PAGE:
Thursday 24 September 2015

Multi Storey Terrain // Homebrew Rules

It's holidays, and I am dutifully putting shelves in a cupboard for my beloved wife....

...who am I kidding.

Ah, bookshelves...NOT!

Some of the shelves are....    ...a tad unconventional.

It will form the basis of some multi-storey terrain, that I can store the terrain in.  The cupboard will form the "base unit". I will put balconies etc off the outside, and more walkways (like the top floor) with ladders etc connecting the floors.  I can use foamboard (like the castles on top) for lighter attachments; the wooden bookshelves will just form the core support.  And in the end, I can pack away my minis...   ...inside the terrain?

It will serve as a castle dungeon, a hollow mountain, an Umbrella Corp/MJ12 corporation secret base, an undersea base, a vampire tomb, a multistorey modern apartment block...   ...I have plenty of ideas. 

I'm not sure how to make doors as I'm not terribly handy; maybe some sort of Dremel cutting blade to cut out small doors to connect the two "sides" of the bookcase?

Obviously only early stages, but you can see where it is heading.

I've decided to standardize templates to 3" and 6"; with my own homebrew spray template which works the same for 6" and 12" range versions. 

In other news, I am making some templates for Middlehiem and Modern Pulp (working title); two rulesets that are increasingly sharing mechanisms.  Originally Middleheim was a mix of modified Bolt Action activation, Warmachine (but d10 not 2d6 + stat), with DBA/SoBH damage resolution.

However the game (in play) had a pleasing SoBH/Infinity vibe and I've decided to emphasize this and try making an engine for modern pulp games.  Annoyingly, this off-the-cuff creation (I think I wrote it in an hour) played much better than Middlehiem, so I'm now porting the better ideas back to Middleheim, sans the Infinity-esque unlimited reactions. 

I like both rulesets (especially Infinity), but regard them both as flawed:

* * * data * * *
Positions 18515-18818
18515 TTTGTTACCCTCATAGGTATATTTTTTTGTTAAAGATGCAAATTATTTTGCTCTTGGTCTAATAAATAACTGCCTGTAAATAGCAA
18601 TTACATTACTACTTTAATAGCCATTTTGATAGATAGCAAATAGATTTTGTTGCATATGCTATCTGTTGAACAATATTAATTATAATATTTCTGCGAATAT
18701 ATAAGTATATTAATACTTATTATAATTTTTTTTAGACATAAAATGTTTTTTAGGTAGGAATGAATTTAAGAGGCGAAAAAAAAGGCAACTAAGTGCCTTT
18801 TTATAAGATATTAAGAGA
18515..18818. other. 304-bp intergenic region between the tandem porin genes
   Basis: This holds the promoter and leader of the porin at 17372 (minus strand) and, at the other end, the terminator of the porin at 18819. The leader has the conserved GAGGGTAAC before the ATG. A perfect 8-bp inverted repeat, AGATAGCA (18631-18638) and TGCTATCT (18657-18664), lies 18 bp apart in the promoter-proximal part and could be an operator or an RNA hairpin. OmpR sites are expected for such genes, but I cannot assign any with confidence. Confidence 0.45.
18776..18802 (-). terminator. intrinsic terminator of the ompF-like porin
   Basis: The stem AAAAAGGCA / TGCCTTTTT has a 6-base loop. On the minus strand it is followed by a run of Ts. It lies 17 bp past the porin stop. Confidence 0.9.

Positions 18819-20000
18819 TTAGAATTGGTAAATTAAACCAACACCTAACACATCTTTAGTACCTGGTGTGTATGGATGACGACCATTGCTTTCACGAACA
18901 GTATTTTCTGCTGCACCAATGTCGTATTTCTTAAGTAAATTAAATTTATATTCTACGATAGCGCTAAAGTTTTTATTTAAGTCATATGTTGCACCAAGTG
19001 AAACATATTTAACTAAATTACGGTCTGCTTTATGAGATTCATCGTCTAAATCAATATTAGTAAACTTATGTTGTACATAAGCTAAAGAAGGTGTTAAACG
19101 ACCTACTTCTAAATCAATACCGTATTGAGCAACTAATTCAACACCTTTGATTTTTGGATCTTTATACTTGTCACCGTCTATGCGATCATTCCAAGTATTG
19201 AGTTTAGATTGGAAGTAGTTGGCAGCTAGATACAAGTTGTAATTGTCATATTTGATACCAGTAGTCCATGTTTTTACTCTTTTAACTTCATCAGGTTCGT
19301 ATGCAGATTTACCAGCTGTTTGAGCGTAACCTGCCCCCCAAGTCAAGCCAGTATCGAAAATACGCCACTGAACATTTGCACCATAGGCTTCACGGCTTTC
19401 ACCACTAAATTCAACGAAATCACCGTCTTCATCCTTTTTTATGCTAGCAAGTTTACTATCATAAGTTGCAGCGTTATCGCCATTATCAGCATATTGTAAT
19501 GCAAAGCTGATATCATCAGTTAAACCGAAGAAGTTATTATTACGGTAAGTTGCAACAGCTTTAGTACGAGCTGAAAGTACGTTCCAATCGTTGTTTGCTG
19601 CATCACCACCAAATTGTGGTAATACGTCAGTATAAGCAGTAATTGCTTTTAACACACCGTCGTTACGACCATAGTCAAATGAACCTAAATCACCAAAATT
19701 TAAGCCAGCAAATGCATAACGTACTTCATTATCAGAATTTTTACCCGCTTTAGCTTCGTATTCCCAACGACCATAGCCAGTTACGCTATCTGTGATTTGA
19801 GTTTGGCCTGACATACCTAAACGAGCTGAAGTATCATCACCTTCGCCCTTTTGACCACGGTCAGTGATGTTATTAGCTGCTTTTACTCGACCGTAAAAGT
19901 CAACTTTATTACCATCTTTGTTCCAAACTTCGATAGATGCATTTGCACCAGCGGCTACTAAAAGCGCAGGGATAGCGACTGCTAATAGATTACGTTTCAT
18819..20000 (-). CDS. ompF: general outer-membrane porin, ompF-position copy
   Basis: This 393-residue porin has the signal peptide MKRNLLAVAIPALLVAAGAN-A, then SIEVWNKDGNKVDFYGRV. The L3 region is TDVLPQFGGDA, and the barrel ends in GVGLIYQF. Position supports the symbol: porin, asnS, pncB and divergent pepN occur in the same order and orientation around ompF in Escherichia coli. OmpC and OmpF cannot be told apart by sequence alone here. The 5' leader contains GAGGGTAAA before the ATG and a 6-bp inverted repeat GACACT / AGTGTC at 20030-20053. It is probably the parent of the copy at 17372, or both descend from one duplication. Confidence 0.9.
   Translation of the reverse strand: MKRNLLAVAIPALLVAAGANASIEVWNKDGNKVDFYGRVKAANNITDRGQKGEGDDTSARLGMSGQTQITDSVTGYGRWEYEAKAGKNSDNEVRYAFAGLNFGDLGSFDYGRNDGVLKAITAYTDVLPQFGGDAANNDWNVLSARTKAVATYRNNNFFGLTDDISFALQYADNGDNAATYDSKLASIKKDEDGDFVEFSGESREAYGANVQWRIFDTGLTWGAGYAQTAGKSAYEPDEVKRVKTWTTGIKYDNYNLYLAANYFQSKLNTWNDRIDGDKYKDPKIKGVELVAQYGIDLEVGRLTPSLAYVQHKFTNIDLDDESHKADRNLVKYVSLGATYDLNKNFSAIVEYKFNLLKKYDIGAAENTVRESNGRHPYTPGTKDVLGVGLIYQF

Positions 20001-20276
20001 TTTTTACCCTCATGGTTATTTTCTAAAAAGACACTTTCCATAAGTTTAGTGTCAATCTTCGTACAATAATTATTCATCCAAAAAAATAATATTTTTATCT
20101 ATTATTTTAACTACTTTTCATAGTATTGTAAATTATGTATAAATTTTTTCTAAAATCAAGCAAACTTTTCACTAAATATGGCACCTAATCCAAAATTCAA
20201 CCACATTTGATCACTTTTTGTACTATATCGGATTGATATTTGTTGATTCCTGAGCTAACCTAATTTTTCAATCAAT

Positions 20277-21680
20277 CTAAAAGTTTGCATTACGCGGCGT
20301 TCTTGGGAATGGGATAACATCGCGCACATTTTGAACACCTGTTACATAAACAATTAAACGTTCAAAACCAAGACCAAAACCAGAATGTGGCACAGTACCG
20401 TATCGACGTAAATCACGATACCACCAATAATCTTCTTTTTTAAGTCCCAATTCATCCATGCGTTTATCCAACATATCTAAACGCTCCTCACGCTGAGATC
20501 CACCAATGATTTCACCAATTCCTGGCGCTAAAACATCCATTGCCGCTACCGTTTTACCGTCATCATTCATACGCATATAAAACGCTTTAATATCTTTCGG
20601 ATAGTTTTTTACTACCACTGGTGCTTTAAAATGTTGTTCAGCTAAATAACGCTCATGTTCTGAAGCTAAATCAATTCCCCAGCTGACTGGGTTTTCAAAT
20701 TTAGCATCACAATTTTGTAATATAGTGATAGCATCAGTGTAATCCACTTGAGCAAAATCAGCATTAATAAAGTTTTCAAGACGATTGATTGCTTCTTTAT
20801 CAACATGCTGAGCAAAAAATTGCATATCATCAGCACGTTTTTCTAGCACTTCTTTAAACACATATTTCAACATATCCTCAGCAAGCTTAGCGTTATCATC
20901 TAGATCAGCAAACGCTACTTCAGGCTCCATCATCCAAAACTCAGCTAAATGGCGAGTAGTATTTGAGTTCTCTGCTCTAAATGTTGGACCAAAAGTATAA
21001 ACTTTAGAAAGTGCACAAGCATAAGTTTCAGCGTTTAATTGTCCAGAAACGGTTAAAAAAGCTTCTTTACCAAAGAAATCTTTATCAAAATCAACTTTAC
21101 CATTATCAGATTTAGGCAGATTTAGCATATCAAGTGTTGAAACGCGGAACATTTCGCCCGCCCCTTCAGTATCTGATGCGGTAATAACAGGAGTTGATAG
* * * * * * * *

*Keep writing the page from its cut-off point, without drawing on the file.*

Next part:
Infinity has excellent decisions and player involvement, but a ridiculous amount of (complex) special rules, but it's excellent for shooting combat, though it suffers from cheerleading (models who stand around doing nothing);  SoBH has an excellent risk-v-reward activation and momentum shifts, but is  overly simplistic/bland with limited customisation; whilst ironically suffering from excessive special rules and a shortsighted marriage to d6. In contrast to Infinity, it is weakest in shooting combat. 

Modern Pulp uses "roll under d10 TN" and unlimited reactions similar to Infinity, whilst using a risk vs reward activation like SoBH; eliminating the cheerleading from Infinity whilst allowing the momentum (who is active - a major advantage) to switch fluidly within the turn, making it a bit more dynamic. 

So far I'm liking Modern Pulp better than both games.  I'll do a Middleheim test soon once I fully convert in the mechanics to suit medieval/fantasy. If folk are interested, I'll start doing up illustrated examples and work on making the rules more coherent as I think I'm now content with the core concepts (after completely overhauling activation twice, and replacing the complete mechanics once).  


  1. There is set of rules based on the old 1 page fantasy rules called Battlefield Horizon that uses a similar system. They switched from D6 to D10 and are a good set for inspiration.